Temperature regulation and body chemistry.
Our body has an amazing system for regulating its temperature, and its most important agent is sweat. Don't be annoyed by this quite natural body reaction, because it is not only vital but also a perfect means of communication!
Our skin has around two million sweat glands. They are distributed over our entire body surface and are concentrated on the palms of our hands, the soles of our feet and in the armpits. They are controlled by our vegetative nervous system, which works almost autonomously and gives the impulse to produce sweat. Therefore we do not only sweat in warm temperatures or during physical activity but also during stress, excitement and hormonal changes. In addition, our physical condition, weight and diet have a direct influence on how quickly and heavily we sweat.
As the sweat on our skin evaporates, it cools our body and protects it from overheating. One of the reasons why drinking a lot is so important, especially on Fuerteventura! In addition to the cooling effect, sweat also has a cleansing and protective effect on our skin: it flushes out end products of our metabolism such as urea or ammonia and keeps the acid mantle in balance by inhibiting the growth of germs on the skin surface. With this natural barrier it ensures a healthy, balanced skin flora.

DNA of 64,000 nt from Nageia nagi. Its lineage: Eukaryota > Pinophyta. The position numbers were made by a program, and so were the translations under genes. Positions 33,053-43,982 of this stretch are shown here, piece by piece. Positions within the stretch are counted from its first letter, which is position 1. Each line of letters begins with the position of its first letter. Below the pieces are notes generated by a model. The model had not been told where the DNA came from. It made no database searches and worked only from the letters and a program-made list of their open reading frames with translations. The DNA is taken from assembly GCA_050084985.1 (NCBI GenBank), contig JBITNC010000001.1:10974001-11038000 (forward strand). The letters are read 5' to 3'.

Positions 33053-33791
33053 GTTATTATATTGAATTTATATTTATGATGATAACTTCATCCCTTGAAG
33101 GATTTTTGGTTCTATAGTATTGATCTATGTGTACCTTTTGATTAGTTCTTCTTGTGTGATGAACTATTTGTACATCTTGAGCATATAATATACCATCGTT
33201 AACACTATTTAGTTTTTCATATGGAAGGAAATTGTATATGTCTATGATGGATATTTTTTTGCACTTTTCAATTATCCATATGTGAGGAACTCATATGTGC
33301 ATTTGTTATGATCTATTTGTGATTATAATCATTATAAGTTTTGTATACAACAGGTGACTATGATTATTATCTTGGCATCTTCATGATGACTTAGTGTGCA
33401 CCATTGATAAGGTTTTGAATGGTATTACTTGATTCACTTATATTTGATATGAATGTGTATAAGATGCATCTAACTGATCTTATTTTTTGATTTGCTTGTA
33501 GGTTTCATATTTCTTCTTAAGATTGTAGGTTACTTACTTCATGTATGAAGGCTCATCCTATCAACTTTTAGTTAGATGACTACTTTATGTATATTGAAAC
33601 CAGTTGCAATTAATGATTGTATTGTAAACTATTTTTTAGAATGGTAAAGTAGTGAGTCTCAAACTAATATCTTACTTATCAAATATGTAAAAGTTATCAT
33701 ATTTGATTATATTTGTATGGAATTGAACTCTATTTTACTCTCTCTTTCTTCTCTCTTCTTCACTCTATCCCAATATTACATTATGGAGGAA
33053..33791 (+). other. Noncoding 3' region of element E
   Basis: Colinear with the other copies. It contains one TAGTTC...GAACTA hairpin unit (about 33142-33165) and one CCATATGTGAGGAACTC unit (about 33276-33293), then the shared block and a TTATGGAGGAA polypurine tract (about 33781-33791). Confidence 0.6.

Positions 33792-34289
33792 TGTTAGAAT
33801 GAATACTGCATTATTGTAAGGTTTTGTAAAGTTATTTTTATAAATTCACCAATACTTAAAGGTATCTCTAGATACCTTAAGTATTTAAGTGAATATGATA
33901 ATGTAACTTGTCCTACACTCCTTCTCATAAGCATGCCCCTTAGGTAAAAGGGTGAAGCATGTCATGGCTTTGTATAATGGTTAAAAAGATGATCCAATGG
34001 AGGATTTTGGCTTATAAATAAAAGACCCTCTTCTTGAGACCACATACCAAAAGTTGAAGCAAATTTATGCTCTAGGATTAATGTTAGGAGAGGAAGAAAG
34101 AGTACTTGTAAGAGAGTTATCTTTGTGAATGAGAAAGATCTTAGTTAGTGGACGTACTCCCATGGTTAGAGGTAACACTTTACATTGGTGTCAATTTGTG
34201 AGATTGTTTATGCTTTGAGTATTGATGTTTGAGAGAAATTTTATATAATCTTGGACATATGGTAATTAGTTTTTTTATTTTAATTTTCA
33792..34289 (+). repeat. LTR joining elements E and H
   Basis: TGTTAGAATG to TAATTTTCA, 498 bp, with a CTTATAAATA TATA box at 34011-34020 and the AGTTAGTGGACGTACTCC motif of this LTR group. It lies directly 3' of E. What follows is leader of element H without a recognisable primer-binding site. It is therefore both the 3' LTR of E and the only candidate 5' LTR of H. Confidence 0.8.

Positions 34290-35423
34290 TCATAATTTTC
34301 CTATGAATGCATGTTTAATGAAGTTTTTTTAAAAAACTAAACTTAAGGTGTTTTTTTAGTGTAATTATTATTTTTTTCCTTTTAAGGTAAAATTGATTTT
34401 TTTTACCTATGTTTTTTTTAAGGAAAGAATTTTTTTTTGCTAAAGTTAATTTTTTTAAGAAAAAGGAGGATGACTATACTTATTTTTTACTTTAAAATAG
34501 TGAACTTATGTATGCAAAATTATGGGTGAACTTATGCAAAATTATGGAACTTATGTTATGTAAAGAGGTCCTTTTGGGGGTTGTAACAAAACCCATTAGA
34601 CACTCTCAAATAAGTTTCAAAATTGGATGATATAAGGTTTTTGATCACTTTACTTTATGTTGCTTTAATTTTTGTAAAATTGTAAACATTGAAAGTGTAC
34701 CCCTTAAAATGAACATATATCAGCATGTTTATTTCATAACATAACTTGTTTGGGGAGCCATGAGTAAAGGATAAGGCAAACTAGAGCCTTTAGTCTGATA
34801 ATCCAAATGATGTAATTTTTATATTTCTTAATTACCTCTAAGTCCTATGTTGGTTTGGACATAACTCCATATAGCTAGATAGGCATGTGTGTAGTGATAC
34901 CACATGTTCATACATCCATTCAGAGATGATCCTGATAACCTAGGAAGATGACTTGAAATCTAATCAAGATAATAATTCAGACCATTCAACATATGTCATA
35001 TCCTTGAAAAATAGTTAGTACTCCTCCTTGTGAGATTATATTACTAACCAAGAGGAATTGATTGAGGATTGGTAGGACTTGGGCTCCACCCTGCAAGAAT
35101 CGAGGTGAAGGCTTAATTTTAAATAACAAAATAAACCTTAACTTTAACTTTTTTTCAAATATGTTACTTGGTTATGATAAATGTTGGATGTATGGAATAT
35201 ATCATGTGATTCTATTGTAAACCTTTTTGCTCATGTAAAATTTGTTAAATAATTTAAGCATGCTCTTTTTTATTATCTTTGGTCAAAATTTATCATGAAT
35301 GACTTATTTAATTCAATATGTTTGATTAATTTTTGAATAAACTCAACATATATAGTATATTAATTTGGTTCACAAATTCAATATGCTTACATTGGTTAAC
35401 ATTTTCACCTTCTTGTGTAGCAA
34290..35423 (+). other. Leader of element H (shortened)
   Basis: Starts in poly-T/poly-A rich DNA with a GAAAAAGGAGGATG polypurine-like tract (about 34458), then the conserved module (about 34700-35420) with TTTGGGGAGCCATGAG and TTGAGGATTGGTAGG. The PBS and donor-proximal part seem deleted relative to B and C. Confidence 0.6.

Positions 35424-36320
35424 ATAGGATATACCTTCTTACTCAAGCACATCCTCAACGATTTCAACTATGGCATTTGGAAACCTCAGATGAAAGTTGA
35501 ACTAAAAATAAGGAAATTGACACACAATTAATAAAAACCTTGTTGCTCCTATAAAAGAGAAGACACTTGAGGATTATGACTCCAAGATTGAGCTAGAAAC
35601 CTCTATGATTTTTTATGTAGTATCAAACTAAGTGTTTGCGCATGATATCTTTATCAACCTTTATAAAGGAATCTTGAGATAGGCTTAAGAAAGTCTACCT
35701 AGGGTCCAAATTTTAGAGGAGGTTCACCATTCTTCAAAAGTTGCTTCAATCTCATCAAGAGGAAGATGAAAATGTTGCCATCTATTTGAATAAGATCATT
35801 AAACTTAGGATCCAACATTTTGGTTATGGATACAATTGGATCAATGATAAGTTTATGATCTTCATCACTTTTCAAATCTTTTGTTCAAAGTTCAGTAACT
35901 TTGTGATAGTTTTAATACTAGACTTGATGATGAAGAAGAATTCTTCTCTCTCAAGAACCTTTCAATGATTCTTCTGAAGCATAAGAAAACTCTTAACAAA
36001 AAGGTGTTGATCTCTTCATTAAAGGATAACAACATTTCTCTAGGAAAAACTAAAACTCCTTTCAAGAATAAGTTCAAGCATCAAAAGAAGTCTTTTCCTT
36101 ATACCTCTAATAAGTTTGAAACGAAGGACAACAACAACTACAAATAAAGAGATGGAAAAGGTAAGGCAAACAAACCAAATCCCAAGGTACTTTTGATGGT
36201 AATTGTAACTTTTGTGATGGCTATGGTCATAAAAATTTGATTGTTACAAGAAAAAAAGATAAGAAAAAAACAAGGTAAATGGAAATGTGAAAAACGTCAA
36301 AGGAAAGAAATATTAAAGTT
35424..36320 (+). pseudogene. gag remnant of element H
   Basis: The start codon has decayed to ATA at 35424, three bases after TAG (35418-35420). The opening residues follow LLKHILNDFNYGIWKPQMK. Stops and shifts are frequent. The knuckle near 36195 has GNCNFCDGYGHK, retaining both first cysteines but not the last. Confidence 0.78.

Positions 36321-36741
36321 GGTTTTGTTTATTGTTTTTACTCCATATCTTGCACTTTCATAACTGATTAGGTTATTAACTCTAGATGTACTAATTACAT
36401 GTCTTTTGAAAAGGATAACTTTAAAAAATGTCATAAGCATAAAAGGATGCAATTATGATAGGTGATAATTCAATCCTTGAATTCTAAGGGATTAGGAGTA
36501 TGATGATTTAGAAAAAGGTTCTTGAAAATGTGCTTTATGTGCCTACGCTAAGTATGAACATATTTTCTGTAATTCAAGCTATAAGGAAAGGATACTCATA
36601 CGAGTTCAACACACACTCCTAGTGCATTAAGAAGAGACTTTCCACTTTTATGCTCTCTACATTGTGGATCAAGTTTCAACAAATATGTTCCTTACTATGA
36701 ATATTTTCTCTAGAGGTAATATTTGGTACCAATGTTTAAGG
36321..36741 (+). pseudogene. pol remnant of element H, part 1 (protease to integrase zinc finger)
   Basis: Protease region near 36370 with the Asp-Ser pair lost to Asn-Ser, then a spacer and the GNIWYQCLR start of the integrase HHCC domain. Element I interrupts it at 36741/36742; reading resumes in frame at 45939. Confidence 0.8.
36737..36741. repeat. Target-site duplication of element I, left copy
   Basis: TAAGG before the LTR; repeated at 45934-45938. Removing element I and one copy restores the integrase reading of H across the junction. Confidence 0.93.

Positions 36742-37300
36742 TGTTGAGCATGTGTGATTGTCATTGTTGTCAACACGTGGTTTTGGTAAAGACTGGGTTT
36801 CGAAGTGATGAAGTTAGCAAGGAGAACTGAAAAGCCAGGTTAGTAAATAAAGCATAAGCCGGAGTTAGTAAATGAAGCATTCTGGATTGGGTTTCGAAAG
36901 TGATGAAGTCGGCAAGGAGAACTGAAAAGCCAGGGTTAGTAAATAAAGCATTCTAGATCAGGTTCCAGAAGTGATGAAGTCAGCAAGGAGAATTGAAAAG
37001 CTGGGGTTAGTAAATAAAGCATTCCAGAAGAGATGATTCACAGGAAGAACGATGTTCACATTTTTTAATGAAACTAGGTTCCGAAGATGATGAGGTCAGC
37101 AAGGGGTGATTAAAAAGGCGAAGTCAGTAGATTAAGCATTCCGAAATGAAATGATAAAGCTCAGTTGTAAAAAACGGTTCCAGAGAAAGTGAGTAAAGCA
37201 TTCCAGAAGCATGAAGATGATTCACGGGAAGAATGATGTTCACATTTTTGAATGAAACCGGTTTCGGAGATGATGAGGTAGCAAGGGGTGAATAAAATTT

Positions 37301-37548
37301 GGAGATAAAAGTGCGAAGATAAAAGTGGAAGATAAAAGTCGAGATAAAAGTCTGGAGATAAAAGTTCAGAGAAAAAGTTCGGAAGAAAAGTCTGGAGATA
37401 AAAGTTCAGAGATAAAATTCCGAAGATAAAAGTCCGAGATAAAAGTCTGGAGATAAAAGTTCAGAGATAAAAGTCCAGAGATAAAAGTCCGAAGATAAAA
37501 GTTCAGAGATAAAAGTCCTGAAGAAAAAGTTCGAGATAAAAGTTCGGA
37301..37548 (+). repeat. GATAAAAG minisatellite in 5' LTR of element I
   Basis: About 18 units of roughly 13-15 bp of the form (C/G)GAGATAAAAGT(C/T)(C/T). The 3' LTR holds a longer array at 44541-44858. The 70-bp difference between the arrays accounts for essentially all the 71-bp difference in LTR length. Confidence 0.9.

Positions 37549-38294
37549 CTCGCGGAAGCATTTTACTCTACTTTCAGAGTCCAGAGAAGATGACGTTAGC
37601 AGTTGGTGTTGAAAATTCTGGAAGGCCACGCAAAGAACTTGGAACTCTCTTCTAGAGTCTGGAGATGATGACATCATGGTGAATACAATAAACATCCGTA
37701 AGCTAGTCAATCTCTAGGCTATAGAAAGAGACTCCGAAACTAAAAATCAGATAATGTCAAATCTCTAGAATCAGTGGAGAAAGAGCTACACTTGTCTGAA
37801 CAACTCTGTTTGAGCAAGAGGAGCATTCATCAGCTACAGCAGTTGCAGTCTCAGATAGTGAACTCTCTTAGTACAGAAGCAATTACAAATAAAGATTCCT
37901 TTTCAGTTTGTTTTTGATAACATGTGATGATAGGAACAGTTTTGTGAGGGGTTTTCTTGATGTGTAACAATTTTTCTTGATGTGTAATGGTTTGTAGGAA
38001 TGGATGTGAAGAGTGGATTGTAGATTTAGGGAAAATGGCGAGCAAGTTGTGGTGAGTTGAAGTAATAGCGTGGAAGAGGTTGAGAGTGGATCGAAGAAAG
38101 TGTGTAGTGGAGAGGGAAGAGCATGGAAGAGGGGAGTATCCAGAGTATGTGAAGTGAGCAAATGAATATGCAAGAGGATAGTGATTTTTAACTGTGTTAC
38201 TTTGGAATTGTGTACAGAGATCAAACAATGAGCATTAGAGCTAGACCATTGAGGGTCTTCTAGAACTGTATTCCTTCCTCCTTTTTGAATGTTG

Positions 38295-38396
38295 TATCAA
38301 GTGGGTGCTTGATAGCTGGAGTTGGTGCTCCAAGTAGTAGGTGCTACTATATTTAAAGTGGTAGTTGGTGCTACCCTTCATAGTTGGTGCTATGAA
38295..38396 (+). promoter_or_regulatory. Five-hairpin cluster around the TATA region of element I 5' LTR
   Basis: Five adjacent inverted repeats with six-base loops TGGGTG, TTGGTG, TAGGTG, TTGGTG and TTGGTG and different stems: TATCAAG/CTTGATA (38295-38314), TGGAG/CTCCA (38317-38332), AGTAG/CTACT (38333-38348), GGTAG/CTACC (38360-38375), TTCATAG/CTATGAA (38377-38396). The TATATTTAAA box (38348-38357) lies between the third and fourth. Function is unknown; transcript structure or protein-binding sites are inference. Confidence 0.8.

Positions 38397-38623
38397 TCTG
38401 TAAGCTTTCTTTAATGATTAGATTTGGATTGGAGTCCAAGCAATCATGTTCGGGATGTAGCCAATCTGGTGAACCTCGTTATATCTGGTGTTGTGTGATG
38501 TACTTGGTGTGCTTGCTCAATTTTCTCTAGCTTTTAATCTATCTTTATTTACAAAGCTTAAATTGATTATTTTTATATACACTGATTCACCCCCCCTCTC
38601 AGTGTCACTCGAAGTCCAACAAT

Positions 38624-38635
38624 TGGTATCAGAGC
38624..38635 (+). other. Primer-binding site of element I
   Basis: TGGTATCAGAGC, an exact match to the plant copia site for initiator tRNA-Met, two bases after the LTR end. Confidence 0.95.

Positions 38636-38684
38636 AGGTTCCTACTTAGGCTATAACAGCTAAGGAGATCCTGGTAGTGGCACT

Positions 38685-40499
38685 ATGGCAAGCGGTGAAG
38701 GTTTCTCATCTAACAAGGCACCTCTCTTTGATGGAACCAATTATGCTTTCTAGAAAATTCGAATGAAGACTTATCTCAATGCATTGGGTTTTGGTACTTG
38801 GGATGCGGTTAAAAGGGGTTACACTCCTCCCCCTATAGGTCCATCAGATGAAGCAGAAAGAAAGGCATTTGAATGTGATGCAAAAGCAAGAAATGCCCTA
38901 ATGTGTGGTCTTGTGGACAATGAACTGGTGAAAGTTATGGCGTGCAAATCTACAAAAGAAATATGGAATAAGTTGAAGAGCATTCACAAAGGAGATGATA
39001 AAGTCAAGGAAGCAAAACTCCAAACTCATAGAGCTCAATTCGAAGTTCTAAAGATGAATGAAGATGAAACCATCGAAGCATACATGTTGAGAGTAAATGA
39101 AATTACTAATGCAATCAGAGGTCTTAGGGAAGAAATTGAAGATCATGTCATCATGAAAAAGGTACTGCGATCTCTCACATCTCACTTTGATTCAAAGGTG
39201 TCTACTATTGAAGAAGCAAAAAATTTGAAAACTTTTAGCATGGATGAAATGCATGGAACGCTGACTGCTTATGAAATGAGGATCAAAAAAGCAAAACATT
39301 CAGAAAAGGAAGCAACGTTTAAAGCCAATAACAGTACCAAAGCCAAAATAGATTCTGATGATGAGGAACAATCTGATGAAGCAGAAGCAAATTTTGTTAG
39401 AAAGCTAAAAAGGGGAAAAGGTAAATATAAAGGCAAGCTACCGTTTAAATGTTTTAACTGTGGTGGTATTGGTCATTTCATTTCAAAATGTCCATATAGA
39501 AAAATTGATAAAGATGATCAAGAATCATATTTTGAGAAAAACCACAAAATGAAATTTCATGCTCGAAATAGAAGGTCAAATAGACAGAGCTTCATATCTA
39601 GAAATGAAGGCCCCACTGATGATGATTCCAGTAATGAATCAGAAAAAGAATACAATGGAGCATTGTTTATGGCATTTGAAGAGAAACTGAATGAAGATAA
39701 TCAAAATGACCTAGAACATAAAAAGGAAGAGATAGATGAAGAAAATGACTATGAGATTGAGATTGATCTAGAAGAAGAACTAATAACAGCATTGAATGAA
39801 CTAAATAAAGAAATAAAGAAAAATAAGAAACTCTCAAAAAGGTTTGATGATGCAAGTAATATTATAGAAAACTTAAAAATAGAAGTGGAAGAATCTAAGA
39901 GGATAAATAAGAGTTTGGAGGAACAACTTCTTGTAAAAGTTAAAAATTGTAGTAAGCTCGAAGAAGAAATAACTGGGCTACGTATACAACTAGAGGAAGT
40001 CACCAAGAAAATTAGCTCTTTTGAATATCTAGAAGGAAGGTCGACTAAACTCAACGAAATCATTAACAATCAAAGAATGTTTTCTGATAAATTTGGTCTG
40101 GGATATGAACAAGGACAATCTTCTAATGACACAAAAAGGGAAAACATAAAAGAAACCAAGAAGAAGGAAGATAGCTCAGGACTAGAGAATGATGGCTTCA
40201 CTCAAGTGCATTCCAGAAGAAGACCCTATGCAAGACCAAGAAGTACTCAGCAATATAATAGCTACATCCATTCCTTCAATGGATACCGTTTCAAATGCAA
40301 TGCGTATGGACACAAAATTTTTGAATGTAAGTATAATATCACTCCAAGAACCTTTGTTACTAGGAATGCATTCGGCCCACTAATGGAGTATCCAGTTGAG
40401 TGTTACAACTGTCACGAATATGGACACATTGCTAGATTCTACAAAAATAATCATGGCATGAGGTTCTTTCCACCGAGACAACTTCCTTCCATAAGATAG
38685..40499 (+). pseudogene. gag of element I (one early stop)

Last but not least, our sweat serves for interpersonal communication. Its typical smell is caused by bacteria which decompose body substances and which feel particularly good in the warm, moist armpit and genital area. This complex interaction creates our individual body odor, which can trigger certain behaviors in our fellow human beings. It even affects our choice of partner, which is why it only takes effect from puberty onwards. So we do not do ourselves any favours by clogging our pores with antiperspirants or fighting our own odour with perfumed deodorants.
In order to keep the smell of sweat at bay, you should wear clothing and shoes made of breathable natural fibres and wash your armpits, genitals and feet with a damp washcloth or take a short, lukewarm shower.
(Edited from article by Heike Bludau)